Over the last twenty years a great number of major international industries have been turned upside down by technology.
Old, entrenched market leaders have been replaced by new models, from travel with the fall of agents; to music with the rise of downloads; to retail with new online monoliths Amazon and eBay. The same transformation is now happening in financial services, and crowd funding and peer-to-peer lending are at the centre of this transformation.
Peer-to-peer lending is about taking out the middle man from the act of borrowing or investing money, so your money doesn’t get frittered away on servicing expensive branch networks that only a small minority continue to use, or on paying fines to the regulator, or on large-scale advertising campaigns. The benefits therefore are simple: borrowers get a better rate and service than they can elsewhere, and investors get a good return on their money.
As with any investment there are risks associated and there are ways to mitigate those risks.
The first thing to understand is that different forms of peer-to-peer lending or crowd funding carry different levels of risk. Equity crowd funding platforms naturally carry greater risks than debt based platforms, and within debt based platforms there are also differing levels of risk. Investing through MarketInvoice – which offers short term working capital finance backed by a verified invoice owed by a blue chip – is less risky than investing in a five year term loan, where you’re reliant on long term small business success, rather than a submitted invoice being paid in the next 45 days.
As ever, the best way to alleviate investment risk is to ensure you have a diversified portfolio of investments such that if one fails, your overall returns aren’t hit too hard. Given the number of different borrowers and products across peer-to-peer platforms it is possible to have an extremely well diversified portfolio of peer-to-peer investments.
Communication is crucial. Peer-to-peer lenders need to lead the way in offering transparency to their investors – this is another area where they can make significant headway on larger incumbents. It is vital that investors are aware of the risks and I would expect the regulator to keep a close eye on this, paying particular attention to those who might not have a history of investing.
It is a common misconception that businesses borrowing through peer-to-peer lenders are bank rejects and that they are of dubious credit worthiness. This is wrong on two counts:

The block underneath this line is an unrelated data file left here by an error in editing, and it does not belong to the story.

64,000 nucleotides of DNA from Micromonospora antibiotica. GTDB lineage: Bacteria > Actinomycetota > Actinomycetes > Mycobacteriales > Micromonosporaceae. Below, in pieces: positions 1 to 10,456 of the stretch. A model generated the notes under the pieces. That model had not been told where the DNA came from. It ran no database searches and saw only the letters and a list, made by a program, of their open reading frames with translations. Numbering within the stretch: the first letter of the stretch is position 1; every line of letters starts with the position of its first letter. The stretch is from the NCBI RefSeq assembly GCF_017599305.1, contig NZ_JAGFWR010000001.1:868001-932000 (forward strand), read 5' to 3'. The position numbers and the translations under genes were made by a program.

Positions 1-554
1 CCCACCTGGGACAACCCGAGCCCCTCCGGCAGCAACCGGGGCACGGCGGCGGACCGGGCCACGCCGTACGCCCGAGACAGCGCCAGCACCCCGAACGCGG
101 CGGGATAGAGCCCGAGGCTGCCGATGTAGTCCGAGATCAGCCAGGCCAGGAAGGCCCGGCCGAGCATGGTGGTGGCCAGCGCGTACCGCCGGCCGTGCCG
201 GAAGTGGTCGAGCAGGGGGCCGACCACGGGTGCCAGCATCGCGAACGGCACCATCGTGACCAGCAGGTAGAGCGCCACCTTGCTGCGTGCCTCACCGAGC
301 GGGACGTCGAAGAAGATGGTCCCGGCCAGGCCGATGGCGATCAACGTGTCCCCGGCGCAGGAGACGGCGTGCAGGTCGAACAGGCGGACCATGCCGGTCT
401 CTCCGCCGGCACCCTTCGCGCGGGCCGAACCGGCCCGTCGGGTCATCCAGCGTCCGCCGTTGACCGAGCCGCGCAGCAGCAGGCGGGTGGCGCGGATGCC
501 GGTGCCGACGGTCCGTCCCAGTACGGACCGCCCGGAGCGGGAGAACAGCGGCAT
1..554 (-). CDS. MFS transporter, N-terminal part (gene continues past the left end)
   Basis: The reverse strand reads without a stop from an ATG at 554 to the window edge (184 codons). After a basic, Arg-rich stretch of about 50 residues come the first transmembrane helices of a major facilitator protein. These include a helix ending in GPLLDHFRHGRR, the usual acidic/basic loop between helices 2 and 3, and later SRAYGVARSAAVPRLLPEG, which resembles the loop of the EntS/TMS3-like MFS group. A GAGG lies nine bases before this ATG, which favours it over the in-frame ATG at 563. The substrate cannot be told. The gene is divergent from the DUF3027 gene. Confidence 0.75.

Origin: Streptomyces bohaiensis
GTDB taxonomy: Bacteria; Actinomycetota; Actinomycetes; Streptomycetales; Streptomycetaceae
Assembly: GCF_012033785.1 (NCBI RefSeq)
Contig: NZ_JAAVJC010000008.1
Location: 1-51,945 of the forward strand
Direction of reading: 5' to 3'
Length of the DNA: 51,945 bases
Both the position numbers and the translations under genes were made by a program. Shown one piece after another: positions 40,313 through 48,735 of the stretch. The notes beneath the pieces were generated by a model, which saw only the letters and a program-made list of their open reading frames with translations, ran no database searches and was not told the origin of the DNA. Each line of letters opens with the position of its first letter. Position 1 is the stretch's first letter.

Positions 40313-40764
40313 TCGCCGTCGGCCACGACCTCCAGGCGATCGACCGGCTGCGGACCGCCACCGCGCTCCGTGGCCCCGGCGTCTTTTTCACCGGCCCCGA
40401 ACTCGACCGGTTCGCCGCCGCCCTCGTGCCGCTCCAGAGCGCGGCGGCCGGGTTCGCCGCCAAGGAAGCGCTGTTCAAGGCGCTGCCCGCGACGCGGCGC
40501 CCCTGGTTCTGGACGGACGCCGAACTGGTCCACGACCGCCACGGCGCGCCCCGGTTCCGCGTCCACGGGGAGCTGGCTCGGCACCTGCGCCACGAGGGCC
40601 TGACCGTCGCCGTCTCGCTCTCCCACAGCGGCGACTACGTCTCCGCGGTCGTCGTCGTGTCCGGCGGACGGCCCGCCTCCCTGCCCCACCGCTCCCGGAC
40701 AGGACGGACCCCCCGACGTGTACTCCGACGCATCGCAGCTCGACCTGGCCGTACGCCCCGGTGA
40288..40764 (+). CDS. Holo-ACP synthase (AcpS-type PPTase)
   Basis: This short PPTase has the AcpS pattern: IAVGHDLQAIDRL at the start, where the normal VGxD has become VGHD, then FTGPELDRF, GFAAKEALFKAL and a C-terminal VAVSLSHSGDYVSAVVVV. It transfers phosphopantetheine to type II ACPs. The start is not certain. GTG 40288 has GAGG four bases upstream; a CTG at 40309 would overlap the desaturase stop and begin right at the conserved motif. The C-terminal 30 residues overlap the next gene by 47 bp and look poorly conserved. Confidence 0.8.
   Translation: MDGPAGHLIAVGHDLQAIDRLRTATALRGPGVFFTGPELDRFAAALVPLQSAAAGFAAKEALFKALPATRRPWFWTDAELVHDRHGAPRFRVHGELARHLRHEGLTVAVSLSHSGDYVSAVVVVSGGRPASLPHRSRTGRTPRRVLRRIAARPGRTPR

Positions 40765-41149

Firstly, the credit scoring models of banks do not reflect the nature of many modern businesses. Banks like to offer business finance where they can take significant security over business assets. For many modern businesses, like software developers or graphic designers, their business has few assets beyond their computers, and so despite being successful businesses with strong track records, they can’t get bank finance.
Peer-to-peer lenders operate credit scoring models which more accurately reflect the modern economy. Default rates over the last few years, therefore, have remained below that of the banks – and that’s in a turbulent economic climate.
Secondly, many of the businesses using peer-to-peer finance haven’t been rejected by a bank, they’ve just chosen to take the better borrowing rate. At MarketInvoice four out five of our clients have never used bank invoice finance before. This is because the products on offer from peer-to-peer lenders are superior, and not just in terms of rates but also in areas like speed, transparency and customer service. Good businesses are choosing peer-to-peer over the banks, and this is a trend that will extend further into the market in the coming years.
Peer-to-peer lenders will live and die by defaults.
As the sector grows it will become easier and easier to compare returns across platforms – net of defaults and fees – and the money will follow the best returns. The next 18 months will be an interesting period for some platforms as the first longer term loans begin to mature. For MarketInvoice – our short term loans have shown already that the model can be made successful with rigorous risk processes and careful communication.
Financial services will benefit from technology led disruption. Old models of finance based on cross-selling, customer apathy, and captive relationships are being re-invented by the new generation. The products on offer can benefit not just the investors and borrowers, but the economy as a whole, helping drive exports, job growth and new innovations.